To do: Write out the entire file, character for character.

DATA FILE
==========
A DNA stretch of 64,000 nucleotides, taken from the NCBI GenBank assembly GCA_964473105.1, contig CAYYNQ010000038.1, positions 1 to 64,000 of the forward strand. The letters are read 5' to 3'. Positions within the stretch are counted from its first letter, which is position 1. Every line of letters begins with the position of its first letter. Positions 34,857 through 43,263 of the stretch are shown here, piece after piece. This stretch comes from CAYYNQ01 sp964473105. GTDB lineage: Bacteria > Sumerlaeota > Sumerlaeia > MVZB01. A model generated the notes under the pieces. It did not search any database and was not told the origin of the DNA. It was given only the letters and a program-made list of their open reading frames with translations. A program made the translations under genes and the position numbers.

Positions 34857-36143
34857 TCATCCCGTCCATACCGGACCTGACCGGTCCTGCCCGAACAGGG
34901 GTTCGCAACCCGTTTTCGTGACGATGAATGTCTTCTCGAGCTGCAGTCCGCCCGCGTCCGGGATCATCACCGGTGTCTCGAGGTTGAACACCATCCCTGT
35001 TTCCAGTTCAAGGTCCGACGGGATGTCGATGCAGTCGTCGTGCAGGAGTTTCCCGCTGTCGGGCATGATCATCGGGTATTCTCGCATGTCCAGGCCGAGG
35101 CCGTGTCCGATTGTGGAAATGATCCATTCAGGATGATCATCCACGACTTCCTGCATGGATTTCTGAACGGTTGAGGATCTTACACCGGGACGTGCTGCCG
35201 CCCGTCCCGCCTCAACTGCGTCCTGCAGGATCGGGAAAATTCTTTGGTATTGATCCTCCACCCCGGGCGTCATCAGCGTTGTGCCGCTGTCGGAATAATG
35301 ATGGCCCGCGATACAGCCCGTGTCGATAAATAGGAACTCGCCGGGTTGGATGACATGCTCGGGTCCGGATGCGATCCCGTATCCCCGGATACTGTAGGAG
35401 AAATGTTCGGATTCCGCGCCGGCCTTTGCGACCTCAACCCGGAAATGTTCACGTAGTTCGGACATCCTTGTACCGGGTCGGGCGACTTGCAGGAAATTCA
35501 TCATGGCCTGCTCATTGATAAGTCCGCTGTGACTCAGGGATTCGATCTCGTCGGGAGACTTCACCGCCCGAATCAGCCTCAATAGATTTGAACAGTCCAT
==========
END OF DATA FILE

A DNA stretch of 64,000 nucleotides, taken from the NCBI GenBank assembly GCA_964473105.1, contig CAYYNQ010000038.1, positions 1 to 64,000 of the forward strand. The letters are read 5' to 3'. Positions within the stretch are counted from its first letter, which is position 1. Every line of letters begins with the position of its first letter. Positions 34,857 through 43,263 of the stretch are shown here, piece after piece. This stretch comes from CAYYNQ01 sp964473105. GTDB lineage: Bacteria > Sumerlaeota > Sumerlaeia > MVZB01. A model generated the notes under the pieces. It did not search any database and was not told the origin of the DNA. It was given only the letters and a program-made list of their open reading frames with translations. A program made the translations under genes and the position numbers.

Positions 34857-36143
34857 TCATCCCGTCCATACCGGACCTGACCGGTCCTGCCCGAACAGGG
34901 GTTCGCAACCCGTTTTCGTGACGATGAATGTCTTCTCGAGCTGCAGTCCGCCCGCGTCCGGGATCATCACCGGTGTCTCGAGGTTGAACACCATCCCTGT
35001 TTCCAGTTCAAGGTCCGACGGGATGTCGATGCAGTCGTCGTGCAGGAGTTTCCCGCTGTCGGGCATGATCATCGGGTATTCTCGCATGTCCAGGCCGAGG
35101 CCGTGTCCGATTGTGGAAATGATCCATTCAGGATGATCATCCACGACTTCCTGCATGGATTTCTGAACGGTTGAGGATCTTACACCGGGACGTGCTGCCG
35201 CCCGTCCCGCCTCAACTGCGTCCTGCAGGATCGGGAAAATTCTTTGGTATTGATCCTCCACCCCGGGCGTCATCAGCGTTGTGCCGCTGTCGGAATAATG
35301 ATGGCCCGCGATACAGCCCGTGTCGATAAATAGGAACTCGCCGGGTTGGATGACATGCTCGGGTCCGGATGCGATCCCGTATCCCCGGATACTGTAGGAG
35401 AAATGTTCGGATTCCGCGCCGGCCTTTGCGACCTCAACCCGGAAATGTTCACGTAGTTCGGACATCCTTGTACCGGGTCGGGCGACTTGCAGGAAATTCA
35501 TCATGGCCTGCTCATTGATAAGTCCGCTGTGACTCAGGGATTCGATCTCGTCGGGAGACTTCACCGCCCGAATCAGCCTCAATAGATTTGAACAGTCCAT